The audience was more receptive, too. Compared with their last show in 2013 (which was at the same venue but Jade-free), it was much more crowded as well as louder. Was the difference that Jade was there to complete the quartet?
Susan mentioned between songs that the reason they selected San Francisco for a show was because Jade said it was the only city she would do. (I’m pretty sure she lives near Houston, the site for the previous night’s show.)
The next couple songs featured vocals from Lauren, whose voice was quite soft. Nevertheless, it was still a treat to hear “Counting the Rosaries” and, especially, “Alice Everyday.” It was a pity because you just knew someone in the audience had named their kids after the names Lauren sings at the end of the chorus, so you really wanted those kids to hear their names.
And there were a fair number of children in attendance. In fact, Susan remarked, “So excited to see the children here tonight. It is inspiring to see a new generation here.”
She went on to talk about how acts such as the Slits and the Go-Go’s helped Book of Love get together. They then played “All Girl Band,” which you can read more about in our interview with Susan
I had no idea “You Make Me Feel So Good” was such an audience favorite, but they sang along with this chorus like no other. Ted even played the bridge on his recorder, proving the band is capable of more than just tickling synthesized ivories. Speaking of Ted, he then brought down the house when he sang “With a Little Love.” More than one tear was shed.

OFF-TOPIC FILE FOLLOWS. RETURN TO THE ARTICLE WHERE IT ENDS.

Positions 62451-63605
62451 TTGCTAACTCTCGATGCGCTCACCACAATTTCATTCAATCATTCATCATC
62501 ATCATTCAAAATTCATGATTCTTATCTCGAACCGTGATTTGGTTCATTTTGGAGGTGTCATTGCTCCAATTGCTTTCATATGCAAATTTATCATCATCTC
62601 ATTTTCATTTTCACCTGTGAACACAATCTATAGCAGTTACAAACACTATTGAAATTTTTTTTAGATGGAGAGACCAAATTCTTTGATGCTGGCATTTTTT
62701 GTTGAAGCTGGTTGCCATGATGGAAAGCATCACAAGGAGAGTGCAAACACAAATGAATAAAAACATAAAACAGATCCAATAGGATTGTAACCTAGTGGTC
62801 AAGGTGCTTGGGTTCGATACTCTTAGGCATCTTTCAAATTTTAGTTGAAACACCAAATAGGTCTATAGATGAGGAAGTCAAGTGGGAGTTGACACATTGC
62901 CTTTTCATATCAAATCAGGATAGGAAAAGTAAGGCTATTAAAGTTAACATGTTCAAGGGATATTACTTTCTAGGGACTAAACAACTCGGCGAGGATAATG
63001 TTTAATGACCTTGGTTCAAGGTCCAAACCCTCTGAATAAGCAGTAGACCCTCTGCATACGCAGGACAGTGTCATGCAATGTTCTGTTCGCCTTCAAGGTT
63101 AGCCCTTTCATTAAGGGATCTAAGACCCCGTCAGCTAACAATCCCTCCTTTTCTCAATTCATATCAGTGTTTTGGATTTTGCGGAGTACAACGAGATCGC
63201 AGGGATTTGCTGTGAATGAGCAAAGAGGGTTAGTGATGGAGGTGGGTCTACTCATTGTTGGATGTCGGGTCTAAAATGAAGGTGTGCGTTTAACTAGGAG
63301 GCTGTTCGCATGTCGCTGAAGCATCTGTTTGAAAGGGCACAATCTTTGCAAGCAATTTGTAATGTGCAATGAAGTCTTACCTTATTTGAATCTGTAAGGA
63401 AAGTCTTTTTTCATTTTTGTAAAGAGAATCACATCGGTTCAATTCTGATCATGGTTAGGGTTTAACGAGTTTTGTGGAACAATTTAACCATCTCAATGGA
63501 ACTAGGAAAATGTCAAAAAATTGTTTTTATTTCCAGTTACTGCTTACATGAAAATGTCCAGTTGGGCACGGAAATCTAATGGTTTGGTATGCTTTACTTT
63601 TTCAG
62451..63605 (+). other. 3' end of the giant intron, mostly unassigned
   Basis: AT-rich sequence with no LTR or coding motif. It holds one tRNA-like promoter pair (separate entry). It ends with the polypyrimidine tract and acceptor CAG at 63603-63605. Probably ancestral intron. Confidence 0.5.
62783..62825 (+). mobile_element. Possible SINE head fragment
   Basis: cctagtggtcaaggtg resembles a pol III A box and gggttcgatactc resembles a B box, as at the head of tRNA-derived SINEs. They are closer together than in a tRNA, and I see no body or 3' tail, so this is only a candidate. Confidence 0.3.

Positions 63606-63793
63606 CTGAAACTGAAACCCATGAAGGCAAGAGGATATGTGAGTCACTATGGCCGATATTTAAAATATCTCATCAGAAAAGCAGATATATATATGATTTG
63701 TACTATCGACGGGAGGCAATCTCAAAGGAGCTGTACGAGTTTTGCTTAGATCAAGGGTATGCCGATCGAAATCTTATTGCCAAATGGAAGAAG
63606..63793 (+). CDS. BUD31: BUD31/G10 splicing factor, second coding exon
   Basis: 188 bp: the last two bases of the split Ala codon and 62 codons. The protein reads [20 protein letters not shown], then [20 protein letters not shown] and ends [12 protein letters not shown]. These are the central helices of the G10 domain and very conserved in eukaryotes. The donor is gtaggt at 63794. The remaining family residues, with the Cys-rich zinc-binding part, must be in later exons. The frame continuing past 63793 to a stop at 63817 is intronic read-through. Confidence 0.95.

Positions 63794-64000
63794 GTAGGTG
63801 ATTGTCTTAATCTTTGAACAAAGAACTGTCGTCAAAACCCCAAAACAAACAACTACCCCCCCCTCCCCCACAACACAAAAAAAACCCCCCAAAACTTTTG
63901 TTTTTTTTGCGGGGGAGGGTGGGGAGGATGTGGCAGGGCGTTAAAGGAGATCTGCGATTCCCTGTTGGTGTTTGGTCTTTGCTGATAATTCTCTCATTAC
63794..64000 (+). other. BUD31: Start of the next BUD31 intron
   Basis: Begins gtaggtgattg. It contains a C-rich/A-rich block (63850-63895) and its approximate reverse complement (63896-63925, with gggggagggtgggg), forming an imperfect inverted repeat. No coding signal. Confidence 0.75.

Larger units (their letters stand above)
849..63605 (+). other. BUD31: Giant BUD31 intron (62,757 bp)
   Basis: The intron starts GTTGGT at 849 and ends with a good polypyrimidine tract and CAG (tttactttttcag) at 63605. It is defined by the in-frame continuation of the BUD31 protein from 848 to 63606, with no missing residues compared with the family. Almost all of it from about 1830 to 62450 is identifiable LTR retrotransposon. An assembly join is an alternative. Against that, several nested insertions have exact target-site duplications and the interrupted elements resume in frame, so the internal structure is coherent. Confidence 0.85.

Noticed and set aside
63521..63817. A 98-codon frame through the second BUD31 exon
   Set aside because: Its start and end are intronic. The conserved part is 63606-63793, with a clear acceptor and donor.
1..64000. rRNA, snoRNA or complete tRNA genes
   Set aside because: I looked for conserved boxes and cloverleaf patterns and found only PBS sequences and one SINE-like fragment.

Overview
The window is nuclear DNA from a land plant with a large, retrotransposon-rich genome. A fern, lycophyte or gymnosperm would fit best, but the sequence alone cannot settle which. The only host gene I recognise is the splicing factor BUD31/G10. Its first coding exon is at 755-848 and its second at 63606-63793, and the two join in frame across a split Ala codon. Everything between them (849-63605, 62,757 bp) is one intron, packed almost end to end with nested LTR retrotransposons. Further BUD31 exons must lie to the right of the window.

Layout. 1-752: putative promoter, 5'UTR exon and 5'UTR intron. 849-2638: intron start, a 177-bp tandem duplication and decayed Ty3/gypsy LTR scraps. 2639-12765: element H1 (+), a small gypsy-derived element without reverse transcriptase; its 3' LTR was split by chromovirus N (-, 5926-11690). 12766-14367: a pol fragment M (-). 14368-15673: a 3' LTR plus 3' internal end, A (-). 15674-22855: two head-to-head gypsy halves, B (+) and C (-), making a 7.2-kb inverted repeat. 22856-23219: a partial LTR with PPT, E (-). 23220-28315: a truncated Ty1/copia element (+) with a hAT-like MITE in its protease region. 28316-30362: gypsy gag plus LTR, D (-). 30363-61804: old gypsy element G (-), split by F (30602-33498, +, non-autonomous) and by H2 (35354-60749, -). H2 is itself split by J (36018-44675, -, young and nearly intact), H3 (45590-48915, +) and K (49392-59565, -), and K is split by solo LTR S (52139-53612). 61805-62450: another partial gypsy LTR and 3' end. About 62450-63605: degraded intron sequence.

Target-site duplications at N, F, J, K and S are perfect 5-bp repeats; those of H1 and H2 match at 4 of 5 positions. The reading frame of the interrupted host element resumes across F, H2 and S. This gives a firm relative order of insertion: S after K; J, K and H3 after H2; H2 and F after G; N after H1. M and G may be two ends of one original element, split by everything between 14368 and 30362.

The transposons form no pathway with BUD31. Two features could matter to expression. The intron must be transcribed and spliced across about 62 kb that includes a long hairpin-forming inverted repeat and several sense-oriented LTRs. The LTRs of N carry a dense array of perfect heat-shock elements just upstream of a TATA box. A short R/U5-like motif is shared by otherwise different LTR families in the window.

I can’t say I know what the band thinks of their last original LP, Love Bubble, but you never expect to hear any music from it, for whatever reason. So I was really caught off guard when I heard the rattling off of “Chatterbox (Pt. 1)” on top of the extended intro to “Tubular Bells/Pretty Boys and Pretty Girls.” The crowd ate it up and had to be thinking, “Mother, please DON’T make it stop.”
Book of Love played many deep cuts, and I was pleasantly surprised to hear “Lost Souls.” My gothier friends in college would have been proud of this throwback, even if they couldn’t fit into their black jeans anymore.
Now, we all knew the band was going to play “Boy.” But what most of us didn’t know was that the originally scheduled opener, Introflirt, died in the Ghost Ship Fire. Susan dedicated “Boy” to them, and it was a moment that many will never forget.
They then finished their main set with “Book of Love,” but understandably, many of the audience was still tilted from the previous song.
After the wait, it was time for the encore. The band came out in the same order as they did at the beginning. And Susan emerged with a bouquet of roses. Sure enough, the band played “I Touch Roses.”
Between measures of the first two verses and chorus, Susan tossed them out to the crowd, one at a time. Then, during the bridge, the rest of the band did the same, with Jade sniffing each one first.
The band then played “Lullaby,” a song they hinted at on Facebook as a song they hadn’t played since 1989. Book of Love didn’t miss a beat. It was unbelievable.
Finally, Susan, Lauren, and Jade donned witches hats and went to the front of the stage to sing “Witchcraft.” The choreography was perfect. In 30 years, when they do their 60th anniversary show, it will look just as good.
Tonight’s set will go down as the 80 best minutes of 2017. Just wait and see.